Saturday 7 November 2009

a bit wild

What would the world be, once bereft
Of wet and of wildness? Let them be left,
O let them be left, wildness and wet;
Long live the weeds and the wilderness yet.

Leigh Woods, on the Somerset side of the Avon Gorge, can be a bit variable in its wildness. At dawn you may meet the local wildlife, as Geraldine Taylor often has. On Friday around lunchtime, you are more likely to meet a dog walker trogging along behind her labrador with a mobile phone clamped to her head; or a jogger clad in inappropriate lycra; or indeed Brendagh and me, out for a little walk along one of the ostentatiously-waymarked paths. In our case, the Purple Trail (all-ability path, surfaced).

We met a stone. It's Welsh slate, carved with the words AND STONES MOVED SILENTLY ACROSS THE WORLD. It was put there by Alyson Hallet, who got the idea for it when she was up on Cadair Idris, and met an erratic boulder. And, since then, has been dumping carved rocks around the world. I feel ambivalent about this sort of thing; air-freighting rocks, and carving them so that you are imposing your idea upon them and upon the people encountering them, if you see what I mean... I was at Bristol Central Library for a reading by Alyson a couple of years ago, and she seemed very nice; but I wondered how I would feel if I came upon one of her rocks while i was out and about, and finally I did, yesterday. What I got from the experience was a vision of the bureaucracy and machinery of public art behind the positioning of this rock, here, with these words on. So... on the other hand, I really enjoyed finding some of Peter Randall-Page's sculpture embedded in the land around Drewsteignton way, especially with the prospect of a pint of Speckled Hen (or 'funky chicken') at the Drewe Arms afterwards. But that didn't seem to be trying to tell me anything.

It's been a long time since I've been in this part of the woods. There has been a fair bit of woodland management going on, and for the first time I managed to get a clear view of Stokeleigh Camp, an iron age fort which, along with the one on Observatory Hill on the other side of the gorge, dominated the Avon. Last time I'd been to this bit of the woods, you couldn't see the Camp for the trees.

We scrambled over the banks and found that some Devon Red cattle had taken up their night quarters there. They've recently been introduced to the woods. We didn't see them, just the evidence of their passing. As it were.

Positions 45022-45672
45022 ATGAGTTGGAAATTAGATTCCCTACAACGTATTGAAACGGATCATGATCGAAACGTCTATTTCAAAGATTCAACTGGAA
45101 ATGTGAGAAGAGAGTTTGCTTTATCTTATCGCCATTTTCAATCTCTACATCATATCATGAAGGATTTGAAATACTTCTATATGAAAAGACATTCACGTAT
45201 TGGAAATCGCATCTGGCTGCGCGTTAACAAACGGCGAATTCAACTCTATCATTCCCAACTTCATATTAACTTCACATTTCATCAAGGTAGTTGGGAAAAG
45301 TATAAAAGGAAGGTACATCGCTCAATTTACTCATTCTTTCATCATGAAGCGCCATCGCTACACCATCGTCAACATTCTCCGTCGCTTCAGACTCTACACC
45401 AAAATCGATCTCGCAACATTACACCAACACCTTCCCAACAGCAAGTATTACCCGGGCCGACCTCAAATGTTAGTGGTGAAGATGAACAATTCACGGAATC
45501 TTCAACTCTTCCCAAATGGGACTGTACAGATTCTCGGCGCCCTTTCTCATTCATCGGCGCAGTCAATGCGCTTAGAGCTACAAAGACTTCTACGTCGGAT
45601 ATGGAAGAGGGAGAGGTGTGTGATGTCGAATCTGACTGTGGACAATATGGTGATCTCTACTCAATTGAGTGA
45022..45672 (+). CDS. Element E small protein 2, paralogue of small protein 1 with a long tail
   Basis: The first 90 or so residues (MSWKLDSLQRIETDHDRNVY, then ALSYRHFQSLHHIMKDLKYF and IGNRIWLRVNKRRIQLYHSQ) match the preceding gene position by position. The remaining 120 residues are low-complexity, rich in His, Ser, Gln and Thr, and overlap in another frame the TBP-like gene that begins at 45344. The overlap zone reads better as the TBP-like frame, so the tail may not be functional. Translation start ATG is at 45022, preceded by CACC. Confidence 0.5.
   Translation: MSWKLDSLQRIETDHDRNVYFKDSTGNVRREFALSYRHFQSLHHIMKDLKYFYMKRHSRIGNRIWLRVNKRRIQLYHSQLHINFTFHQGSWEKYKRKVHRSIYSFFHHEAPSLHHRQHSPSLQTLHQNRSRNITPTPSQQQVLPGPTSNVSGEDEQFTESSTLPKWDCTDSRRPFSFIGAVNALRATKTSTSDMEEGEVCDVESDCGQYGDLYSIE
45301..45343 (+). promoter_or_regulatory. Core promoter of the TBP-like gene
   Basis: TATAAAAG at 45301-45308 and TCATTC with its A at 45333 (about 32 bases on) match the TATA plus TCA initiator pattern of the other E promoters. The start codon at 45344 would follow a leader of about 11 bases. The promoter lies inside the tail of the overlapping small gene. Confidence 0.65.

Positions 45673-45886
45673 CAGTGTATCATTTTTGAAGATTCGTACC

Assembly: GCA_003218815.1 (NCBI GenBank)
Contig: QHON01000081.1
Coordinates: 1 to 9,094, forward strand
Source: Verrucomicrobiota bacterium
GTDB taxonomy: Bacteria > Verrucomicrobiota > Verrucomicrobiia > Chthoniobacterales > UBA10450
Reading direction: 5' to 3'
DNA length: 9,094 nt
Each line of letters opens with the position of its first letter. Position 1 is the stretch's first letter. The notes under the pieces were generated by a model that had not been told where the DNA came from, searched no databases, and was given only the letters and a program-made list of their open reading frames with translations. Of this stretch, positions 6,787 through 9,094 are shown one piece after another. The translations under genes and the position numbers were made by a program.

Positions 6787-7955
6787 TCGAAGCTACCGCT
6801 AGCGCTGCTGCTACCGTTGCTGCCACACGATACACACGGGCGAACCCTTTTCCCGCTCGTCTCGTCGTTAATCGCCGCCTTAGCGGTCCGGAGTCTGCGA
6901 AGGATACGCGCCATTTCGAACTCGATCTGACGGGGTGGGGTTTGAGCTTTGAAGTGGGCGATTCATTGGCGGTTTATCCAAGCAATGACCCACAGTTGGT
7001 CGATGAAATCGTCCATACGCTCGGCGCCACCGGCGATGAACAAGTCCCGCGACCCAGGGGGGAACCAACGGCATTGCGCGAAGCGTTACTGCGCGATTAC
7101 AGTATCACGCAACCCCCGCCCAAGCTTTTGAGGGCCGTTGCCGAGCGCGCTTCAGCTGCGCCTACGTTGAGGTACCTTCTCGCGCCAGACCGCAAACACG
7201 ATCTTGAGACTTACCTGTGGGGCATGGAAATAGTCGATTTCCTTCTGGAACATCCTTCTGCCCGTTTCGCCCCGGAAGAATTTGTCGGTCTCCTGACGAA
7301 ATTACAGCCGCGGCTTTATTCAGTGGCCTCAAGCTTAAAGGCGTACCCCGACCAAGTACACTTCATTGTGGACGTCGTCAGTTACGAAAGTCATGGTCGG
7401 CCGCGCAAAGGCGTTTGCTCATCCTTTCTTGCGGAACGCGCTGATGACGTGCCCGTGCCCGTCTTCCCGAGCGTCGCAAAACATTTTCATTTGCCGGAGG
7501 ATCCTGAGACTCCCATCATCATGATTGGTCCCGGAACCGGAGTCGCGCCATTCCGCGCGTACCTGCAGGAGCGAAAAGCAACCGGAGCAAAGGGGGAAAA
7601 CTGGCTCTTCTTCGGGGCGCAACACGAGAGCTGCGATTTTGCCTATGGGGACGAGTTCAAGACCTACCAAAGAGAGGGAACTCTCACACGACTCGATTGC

I commented that there had been talk of clearing the trees from Observatory Hill, too. "It's always the archeologists who want to do that," said Brendagh. "It's like shaved pubes in the porny business".

Walking to the top of the cliff, we heard a buzzard mewing from the treetops. And then a peregrine calling, down in the gorge. Slightly wild, then.


  1. "Long live the weeds and the wilderness yet." I like that line especially.

    I like the way they label the paths so you know what you are doing, though I think that I would be inclined to try out the paths because of their colours They have people strolling around Mont Blanc in high heels sometimes.

    I heard a programme on the BBC the other week, I presume that it was Alyson who took a stone to Australia.

    I'm wondering about the powers that be that think that a walk in the wilds is not enough on its own....What was the gift shop like??

  2. I heard rock lady on the radio recently, talking about a project in which she had taken this big rock all the way out to some Outback town in Australia. It took two years to set up with the local council there apparently.

    Apart from the 'Rock miles' on the plane (which I hadn't thought of), I must admit to being charmed by the idea. I love the incongruity of it, the unintended juxtaposition...but I suppose there is the 'artificiality' to it which you raise here, which rather interferes. The honesty or not of that thought "AND STONES MOVED SILENTLY ACROSS THE EARTH"...when in fact they don't, generally. Generally, most of them tend to stick around moreorless where they started. Unless you put them in your hand luggage and fly them across the world on a 747 of something. Sort of.

  3. There's an uneven book called The Passion Of Jamesie Coyle, Anji, where Jesus comes back as an Ulster catholic. He goes off into the wilderness, which in this case is a country Park, and comes back raging to his disciples about how you can't get fecking lost in the wilderness when there's so many waymarked trails...

    Exactly, Jo. I prefer more guerrilla art. Like someone I know who took an ammonite from Lavernock when he went to the Gobi Desert,and just left it there for someone to find, or not to find. And get confused, presumably. Or indeed, my owl-in-a-tree...